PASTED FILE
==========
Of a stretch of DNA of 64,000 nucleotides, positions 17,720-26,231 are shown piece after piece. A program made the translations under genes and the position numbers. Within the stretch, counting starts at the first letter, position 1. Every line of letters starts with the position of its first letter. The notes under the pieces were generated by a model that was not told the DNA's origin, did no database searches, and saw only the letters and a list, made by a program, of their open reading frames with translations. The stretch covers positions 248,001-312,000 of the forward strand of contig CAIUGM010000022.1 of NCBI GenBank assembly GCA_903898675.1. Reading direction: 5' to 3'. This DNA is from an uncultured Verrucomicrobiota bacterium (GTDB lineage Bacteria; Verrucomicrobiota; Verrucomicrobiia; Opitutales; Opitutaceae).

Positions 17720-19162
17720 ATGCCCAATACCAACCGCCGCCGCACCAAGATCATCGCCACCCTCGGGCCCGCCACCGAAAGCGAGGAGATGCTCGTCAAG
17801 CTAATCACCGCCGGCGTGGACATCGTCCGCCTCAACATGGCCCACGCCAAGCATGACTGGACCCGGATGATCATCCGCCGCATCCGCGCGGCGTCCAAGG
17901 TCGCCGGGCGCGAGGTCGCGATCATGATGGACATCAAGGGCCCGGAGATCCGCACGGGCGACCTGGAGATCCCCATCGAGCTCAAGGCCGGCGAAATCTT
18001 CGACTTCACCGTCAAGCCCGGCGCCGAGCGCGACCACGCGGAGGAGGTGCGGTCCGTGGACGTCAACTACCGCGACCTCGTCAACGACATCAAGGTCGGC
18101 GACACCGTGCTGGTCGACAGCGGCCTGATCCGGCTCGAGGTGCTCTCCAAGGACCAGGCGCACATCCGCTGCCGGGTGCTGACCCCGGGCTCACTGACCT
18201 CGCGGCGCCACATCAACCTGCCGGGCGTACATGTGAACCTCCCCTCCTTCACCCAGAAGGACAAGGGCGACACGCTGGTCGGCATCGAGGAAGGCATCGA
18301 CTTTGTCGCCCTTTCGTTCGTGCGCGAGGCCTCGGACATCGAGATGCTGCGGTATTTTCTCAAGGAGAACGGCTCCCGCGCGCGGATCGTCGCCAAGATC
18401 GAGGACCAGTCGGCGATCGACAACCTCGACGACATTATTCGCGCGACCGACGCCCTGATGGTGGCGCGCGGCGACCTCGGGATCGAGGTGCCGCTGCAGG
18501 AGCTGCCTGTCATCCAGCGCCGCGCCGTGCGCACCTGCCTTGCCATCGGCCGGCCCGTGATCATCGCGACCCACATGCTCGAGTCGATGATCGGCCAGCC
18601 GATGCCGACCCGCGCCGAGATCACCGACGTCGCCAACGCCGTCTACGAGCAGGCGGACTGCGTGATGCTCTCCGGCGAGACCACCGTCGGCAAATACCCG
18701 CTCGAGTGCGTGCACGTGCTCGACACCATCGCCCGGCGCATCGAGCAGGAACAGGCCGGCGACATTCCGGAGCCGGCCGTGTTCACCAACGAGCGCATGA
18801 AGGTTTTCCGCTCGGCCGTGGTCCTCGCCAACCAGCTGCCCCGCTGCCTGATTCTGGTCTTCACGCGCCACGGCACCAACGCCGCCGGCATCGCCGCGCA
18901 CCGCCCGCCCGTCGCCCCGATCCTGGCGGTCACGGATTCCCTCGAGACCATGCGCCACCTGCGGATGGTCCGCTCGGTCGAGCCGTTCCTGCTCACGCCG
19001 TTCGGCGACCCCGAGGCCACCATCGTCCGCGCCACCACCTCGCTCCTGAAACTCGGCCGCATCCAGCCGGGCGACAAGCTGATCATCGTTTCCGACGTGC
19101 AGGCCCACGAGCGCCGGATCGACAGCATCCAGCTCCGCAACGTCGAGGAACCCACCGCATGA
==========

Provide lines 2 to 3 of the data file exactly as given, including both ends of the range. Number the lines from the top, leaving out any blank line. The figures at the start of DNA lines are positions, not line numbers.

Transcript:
Positions 17720-19162
17720 ATGCCCAATACCAACCGCCGCCGCACCAAGATCATCGCCACCCTCGGGCCCGCCACCGAAAGCGAGGAGATGCTCGTCAAG